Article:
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Construction will begin soon on the Central Japan International Airport, to be completed in 2005. As its name suggests, it will be located roughly in the middle of the Japanese archipelago and serve as one of the country's chief gateways to the skies alongside the New Tokyo International Airport at Narita and the Kansai International Airport. The organization responsible for building and operating the airport is the Central Japan International Airport Co., Ltd., owned in part by the national government, local authorities, and the private sector. Aichi Voice interviewed President Yukihisa Hirano in January 2000, on the eve of the start of construction, to learn how the company will carry out this project of national significance.
Aichi Voice:People living in the Chubu (central Japan) district have been waiting eagerly for a new international airport for quite some time.
Yukihisa Hirano: It's the crystallization of the hard work put in by a great many people. I should point out, though, that the airport will not just be for the region's residents; it'll also benefit people who are visiting Japan from around the world. Airports are now important centers of exchange for both people and goods, and from this viewpoint as well, the project is of great importance.
Aichi Voice: The construction of the Central Japan International Airport is a model project to build infrastructure utilizing private sector resources, isn't it?
Hirano: We are a corporation, pure and simple, founded in accordance with the Commercial Code; the national and local governments are involved simply as shareholders. Of course the business of running an airport is essentially a public service, so we have a responsibility to remain self-reliant well into the future. Our task, therefore, is twofold. We must create a hub airport that is convenient for users and, at the same time, is competitive and profitable.
Aichi Voice: Do you foresee getting mired in technical difficulties, inasmuch as the airport will be built offshore on reclaimed land?
Hirano: Fortunately, the land where we plan to build the airport is quite solid, and the water is relatively shallow, around six meters or so. I don't anticipate any problems with subsiding land, as has plagued the Kansai International Airport.
Aichi Voice: The slogan you've adopted for the company is "open and fair," and indeed you've been providing a steady stream of procurement information on your Website (http://www.cjiac.co.jp/eng/). How has the reaction been thus far?
Hirano: Our Internet site has been accessed by a great number of people. Foreign companies have expressed particularly strong interest in information regarding procurement; and several foreign companies have already been awarded contracts. We anticipate many more foreign companies will be joining the project when construction begins in earnest.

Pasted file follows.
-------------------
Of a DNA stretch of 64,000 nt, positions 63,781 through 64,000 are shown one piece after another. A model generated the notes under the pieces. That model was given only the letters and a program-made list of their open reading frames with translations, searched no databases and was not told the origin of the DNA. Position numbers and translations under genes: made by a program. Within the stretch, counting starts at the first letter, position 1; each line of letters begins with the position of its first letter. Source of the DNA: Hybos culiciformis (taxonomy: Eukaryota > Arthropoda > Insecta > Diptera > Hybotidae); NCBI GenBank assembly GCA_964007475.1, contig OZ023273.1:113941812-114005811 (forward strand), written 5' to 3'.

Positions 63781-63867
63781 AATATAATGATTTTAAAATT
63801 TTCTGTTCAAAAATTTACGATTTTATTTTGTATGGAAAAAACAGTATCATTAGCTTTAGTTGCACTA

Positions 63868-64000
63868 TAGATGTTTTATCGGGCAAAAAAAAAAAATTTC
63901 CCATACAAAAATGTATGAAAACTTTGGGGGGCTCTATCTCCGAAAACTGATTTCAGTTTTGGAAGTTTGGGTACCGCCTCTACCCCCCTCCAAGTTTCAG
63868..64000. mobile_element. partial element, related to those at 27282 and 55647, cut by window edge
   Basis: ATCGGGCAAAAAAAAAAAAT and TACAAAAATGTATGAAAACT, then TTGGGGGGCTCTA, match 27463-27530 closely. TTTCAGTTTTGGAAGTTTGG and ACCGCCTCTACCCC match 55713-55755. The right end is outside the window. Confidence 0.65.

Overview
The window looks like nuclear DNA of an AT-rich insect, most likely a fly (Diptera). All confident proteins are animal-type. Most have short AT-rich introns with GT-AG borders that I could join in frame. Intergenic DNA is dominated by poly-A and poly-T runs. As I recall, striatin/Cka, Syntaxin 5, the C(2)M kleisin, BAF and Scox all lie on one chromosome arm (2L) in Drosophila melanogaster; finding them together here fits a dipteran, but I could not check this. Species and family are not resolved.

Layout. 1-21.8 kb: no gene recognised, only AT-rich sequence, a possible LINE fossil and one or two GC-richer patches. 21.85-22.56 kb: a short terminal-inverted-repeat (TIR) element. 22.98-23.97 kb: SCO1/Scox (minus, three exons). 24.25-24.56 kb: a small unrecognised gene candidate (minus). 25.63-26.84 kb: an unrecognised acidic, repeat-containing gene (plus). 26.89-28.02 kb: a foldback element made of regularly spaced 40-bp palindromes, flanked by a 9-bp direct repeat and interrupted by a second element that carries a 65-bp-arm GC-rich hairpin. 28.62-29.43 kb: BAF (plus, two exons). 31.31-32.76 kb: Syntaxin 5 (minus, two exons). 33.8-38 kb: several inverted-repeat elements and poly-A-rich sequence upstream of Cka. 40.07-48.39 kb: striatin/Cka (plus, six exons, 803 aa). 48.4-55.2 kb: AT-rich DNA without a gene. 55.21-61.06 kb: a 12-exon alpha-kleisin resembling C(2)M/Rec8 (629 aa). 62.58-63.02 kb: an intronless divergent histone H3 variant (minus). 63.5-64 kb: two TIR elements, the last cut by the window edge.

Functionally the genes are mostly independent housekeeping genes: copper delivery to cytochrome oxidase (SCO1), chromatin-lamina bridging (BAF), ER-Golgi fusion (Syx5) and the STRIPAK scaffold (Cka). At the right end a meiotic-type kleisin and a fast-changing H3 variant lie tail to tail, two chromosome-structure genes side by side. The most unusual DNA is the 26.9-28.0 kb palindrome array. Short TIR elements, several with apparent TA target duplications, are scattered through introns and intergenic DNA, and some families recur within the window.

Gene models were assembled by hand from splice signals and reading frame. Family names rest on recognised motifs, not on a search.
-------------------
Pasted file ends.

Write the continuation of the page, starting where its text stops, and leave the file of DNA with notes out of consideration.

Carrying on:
Aichi Voice: You've also been inviting input from the general public through the Internet.
Hirano: The reason is because we believe this will make the airport friendlier to area residents and heighten their sense of participation. We'll continue to seek their views even after the airport opens and make changes where necessary. We plan to expand amusement functions so that people who aren't flying will also be lured to spend their time there. This can boost our revenue, leading to lower landing and airport fees. An economically competitive airport will mean more flights and more passengers. In this way, we hope to create a "virtuous cycle."
Aichi Voice: Your background in the automotive industry is obviously a big plus when it comes to managing a company profitably.
Hirano: We're determined to be competitive; this is a matter of course in the private sector. One thing I recall vividly about building an automotive plant in Britain was the emphasis we placed on environmental countermeasures. The factory was located in a scenic area near a national park, and we took great pains to preserve the natural beauty. We carried out an afforestation project, planting some 300,000 saplings around the plant and conducted ceremonial tree plantings whenever we were visited by a dignitary, commemorated an anniversary, or decorated long-time-service employees. This is a tradition that endures to this day. The area has become so verdant that the plant lies hidden behind a wall of trees now. The important thing to keep in mind when launching a major new project is to win residents over to your side by getting them involved, and not just by appealing for their understanding.
Aichi Voice: The scheduled opening of the airport in March 2005 will coincide with the start of the 2005 World Exposition Aichi, Japan.
Hirano: Some 25 million people from Japan and around the world are expected to visit EXPO 2005 during its six-month run. This represents a tremendous opportunity for us. The airport will be a 30-minute car ride from downtown Nagoya; it will operate 24 hours a day and accommodate not just international flights but domestic routes as well. We can count on a bright future if we can convince the world's airlines and passengers of our advantages that are not available at Narita or Kansai. The goal of completing the airport by the target date will be a challenge, but we're determined to open for business on time.
(Interviewed by Kimihiro Muraoka)